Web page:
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What one could call "reverse colonization" is becoming more and more common. Although globalization is led from the West, bears the strong imprint of American political and economic power, and is highly uneven in its consequences, globalization is not just the dominance of the West over the rest; it affects the United States as it does other countries. On the other hand, some argue that economic globalization is bringing about a denationalization of economies through the establishment of transnational networks of production, trade and finance.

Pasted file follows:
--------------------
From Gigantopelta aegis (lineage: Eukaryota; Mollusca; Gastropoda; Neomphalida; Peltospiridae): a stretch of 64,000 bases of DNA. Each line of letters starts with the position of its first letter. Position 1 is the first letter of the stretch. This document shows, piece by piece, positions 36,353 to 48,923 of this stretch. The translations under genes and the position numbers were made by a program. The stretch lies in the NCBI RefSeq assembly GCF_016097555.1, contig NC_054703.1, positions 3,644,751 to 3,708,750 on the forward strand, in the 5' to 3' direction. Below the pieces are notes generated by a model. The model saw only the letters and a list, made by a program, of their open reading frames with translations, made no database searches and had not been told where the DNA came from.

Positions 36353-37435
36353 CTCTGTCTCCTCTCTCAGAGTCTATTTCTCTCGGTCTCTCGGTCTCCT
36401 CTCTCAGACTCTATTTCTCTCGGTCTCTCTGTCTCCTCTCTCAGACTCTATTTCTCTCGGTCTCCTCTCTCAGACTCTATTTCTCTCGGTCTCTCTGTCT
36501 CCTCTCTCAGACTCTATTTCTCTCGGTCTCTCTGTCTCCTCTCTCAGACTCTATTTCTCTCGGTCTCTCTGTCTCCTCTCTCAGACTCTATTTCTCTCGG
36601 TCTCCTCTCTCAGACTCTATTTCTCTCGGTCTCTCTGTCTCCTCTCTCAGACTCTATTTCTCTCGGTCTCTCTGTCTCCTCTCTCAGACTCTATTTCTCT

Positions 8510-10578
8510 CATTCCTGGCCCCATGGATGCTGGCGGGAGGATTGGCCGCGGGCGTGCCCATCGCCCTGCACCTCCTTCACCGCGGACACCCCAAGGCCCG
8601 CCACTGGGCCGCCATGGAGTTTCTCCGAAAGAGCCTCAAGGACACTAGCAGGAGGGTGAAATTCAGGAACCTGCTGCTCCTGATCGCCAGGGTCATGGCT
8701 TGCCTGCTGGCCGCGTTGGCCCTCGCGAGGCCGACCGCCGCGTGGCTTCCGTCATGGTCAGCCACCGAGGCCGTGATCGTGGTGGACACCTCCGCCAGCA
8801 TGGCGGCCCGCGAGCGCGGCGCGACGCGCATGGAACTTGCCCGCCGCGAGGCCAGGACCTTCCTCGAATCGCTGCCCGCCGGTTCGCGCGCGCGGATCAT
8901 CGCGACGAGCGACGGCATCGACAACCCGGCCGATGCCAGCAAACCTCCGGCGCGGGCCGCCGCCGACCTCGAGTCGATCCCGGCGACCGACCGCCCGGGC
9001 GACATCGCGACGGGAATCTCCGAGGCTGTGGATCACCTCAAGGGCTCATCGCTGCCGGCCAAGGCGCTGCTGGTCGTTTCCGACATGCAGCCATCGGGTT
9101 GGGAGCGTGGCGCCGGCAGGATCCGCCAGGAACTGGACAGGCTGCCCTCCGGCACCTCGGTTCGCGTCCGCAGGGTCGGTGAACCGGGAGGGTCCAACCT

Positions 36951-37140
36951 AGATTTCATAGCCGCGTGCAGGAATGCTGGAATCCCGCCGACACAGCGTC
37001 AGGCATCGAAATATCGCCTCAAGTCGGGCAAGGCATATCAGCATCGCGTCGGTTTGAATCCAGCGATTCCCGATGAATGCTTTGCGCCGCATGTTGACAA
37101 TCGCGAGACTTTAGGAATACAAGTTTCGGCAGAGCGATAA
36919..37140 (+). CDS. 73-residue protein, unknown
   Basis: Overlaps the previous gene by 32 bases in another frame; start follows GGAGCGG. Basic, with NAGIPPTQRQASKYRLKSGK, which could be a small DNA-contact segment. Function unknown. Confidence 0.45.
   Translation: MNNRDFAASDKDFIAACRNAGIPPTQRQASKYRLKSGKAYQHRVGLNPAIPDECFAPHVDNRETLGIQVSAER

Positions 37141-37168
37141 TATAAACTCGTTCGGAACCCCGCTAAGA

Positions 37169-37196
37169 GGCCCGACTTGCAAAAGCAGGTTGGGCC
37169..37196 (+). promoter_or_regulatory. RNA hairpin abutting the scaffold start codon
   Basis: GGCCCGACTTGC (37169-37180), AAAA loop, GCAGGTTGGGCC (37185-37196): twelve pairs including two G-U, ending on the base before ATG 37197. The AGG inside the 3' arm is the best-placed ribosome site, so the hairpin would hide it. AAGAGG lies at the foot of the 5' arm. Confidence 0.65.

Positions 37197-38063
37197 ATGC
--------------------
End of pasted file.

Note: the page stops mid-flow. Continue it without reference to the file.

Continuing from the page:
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Strange puts it, "the impersonal forces of world markets… are now more powerful than the states to whom ultimate political authority over society and economy is supposed to belong… the declining authority of states is reflected in a growing diffusion of authority to other institutions and associations, and to local and regional bodies. Grieder and K. Ohmae consider that contemporary globalization represents the triumph of an oppressive global capitalism.

The old North-South division is argued to be an increasing anachronism as a new global division of labor replaces the traditional core-periphery structure with a more complex architecture of economic power. The growing economic marginalization of many "Third World" states as trade and investment flows within the rich North intensifies to the exclusion of much of the rest of the globe.